• Oh, yes, exactly. And I think people are intelligent enough to tell if a review is either over-the-top-ridiculously good or are-ya’-kiddin’-me mean. Gotta trust the readers’ intelligence and enjoyment. And good or bad, you’re never going to please everyone but if enough folks buy your book, you get a paycheck. πŸ˜‰ A win/win. And thank you for the congrats… I am amazed, delighted, surprised and humbled. Grinning in upstate New York, LOL!

        Like

  15. Lynette says:

    I read the original blog post and somehow found my way here. This is the very reason I stopped doing reviews quite a few years ago. It was hard to read some books that (in my opinion) could have had better editing. For the most part, those were rare. While I appreciated the story line, the errors were too distracting for me to enjoy the story. I consider book reviews opinions, not rules of law. However, there’s a way to share our opinion without being caustic, or worse, turning reviews into a mutual admiration society.

    I’ve only in the past couple of years started being an influencer. If there’s an author I know and I’ve enjoyed their work before, or a book that interests me written by an author I’m not familiar with, I will gladly read a copy to “influence”–After I’ve read it, if I feel like crowing about how I think it’s worth buying, I will. But again, it’s very subjective. If a book doesn’t grab me, I have a hard time talking about it. And that’s even with authors I know. On one hand, I understand the hard work it takes to write and edit a book. On the other hand, I don’t want to rest on my laurels just because all my buds tell me “what a great writer I am.” There’s always room to improve, and we shouldn’t refuse to linger on the notion that maybe, just maybe, we still need to listen to our critics…just a little…and find that one nugget of truth, even if it’s small.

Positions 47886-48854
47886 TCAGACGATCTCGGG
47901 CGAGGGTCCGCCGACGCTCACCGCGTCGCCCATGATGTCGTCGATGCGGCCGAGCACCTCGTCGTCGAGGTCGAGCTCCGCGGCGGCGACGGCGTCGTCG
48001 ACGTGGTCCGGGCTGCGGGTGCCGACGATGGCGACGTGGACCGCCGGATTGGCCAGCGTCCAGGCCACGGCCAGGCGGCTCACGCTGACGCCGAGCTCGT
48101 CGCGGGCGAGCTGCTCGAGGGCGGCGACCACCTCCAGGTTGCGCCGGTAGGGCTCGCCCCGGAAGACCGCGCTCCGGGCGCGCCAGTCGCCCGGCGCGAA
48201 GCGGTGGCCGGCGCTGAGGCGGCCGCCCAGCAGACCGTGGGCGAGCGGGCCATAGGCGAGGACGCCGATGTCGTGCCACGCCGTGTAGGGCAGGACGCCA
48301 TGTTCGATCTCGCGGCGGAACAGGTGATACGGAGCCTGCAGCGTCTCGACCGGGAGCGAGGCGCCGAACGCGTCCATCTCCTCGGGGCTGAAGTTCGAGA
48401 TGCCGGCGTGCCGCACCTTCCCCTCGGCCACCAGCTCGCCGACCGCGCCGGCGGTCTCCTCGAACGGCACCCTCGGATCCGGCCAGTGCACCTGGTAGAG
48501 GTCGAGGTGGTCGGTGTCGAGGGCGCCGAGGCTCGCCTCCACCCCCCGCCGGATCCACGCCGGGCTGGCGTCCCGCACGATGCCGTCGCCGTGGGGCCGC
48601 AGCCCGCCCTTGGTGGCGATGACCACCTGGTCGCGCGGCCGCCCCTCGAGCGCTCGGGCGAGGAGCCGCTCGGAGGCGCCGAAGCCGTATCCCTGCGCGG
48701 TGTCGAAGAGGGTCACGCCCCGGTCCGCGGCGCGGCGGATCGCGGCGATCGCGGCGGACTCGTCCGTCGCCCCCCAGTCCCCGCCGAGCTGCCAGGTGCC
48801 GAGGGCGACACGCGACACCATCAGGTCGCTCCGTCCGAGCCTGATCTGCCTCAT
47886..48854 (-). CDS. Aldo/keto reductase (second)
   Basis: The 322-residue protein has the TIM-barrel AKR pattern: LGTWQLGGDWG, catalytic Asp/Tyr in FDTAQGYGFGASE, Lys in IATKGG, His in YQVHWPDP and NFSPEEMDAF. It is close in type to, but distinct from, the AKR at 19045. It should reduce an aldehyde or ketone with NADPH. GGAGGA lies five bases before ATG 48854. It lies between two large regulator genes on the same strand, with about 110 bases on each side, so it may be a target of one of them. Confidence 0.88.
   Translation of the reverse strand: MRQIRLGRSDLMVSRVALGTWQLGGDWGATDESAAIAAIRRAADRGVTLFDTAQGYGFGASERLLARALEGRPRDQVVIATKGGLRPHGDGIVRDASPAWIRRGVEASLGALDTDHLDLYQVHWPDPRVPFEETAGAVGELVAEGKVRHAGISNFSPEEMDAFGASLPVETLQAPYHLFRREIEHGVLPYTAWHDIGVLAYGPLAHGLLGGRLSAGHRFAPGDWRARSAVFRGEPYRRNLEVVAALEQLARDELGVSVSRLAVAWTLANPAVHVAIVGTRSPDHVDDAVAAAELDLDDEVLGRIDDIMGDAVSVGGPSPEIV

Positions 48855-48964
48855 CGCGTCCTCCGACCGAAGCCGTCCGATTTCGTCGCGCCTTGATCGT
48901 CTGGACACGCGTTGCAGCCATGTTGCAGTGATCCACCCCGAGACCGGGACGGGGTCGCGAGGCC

Like

    • Linda Yezak says:

      I just found out about influencers, Lynnette. Roni Kendig chose me as one for her *Wolfsbane* and Dina Sleiman did for her medieval novel coming out later this year. I wish I’d known about influencers in time to ask for some for Give the Lady a Ride! It seems like a good, helpful gift we can give each other. I wouldn’t have minded at all if someone wasn’t too crazy about the book. I’m confident in my writing, but the subject may not be everyone’s cup of tea. Like you said, reviewing is subjective.

      Like

      • Lynette says:

        I enjoy influencing….I don’t know that my recommendation has much clout (LOL), but I enjoy sharing about new, excellent authors. Or new to me, anyway. I find it sad that faith-based fiction still gets a bad rap sometimes. I think that now there is truly something for everyone. It has come a long, long when in the past ten years, and I would hate to see us sabotage what we’ve done so far. Growing pains will come, but that’s part of the process.

        Like

  16. Alex Adena says:

    I think that’s the exact approach to take to this, Lynette. Support your peers when they do good work and offer constructive advice to those who aren’t quite there yet. We should all be capable of separating the genre and style from the writing. And those who can’t … well, they’re not at the stage that I would consider them professional writers πŸ™‚

    Like

    • Lynette says:

      Yes, I think even the “bestsellers” as well as the newbies need to be willing to accept constructive advice. I always think if people are agreeing about everything, well, then someone’s not being truthful, or at the very least, someone’s holding back. I read a novel a while back that had the “rave reviews” from the “community”, and I thought it was good. I finished it, but I found myself skimming parts. I don’t like doing that when I read a book, because I want to enjoy all of it. Was I bored? Maybe just a little. But not so bored that I didn’t want to finish. For me, parts of it started to read like a sermon. Not that a sermon’s bad, you know, but to me it slowed the pace of the story because the author was trying to get a point across through the character. I probably would have given it *maybe* 4 stars, and that was being generous. A 5-star book for me is one I would read over again, a 4-star book one I would definitely tell my friends about, and 3-stars? Well, I read it. πŸ™‚

      Maybe we in the writing community need to “confess our faults to each other,” and help each other, so that we may be better writers… I know where I fall short and would like to improve!

      Like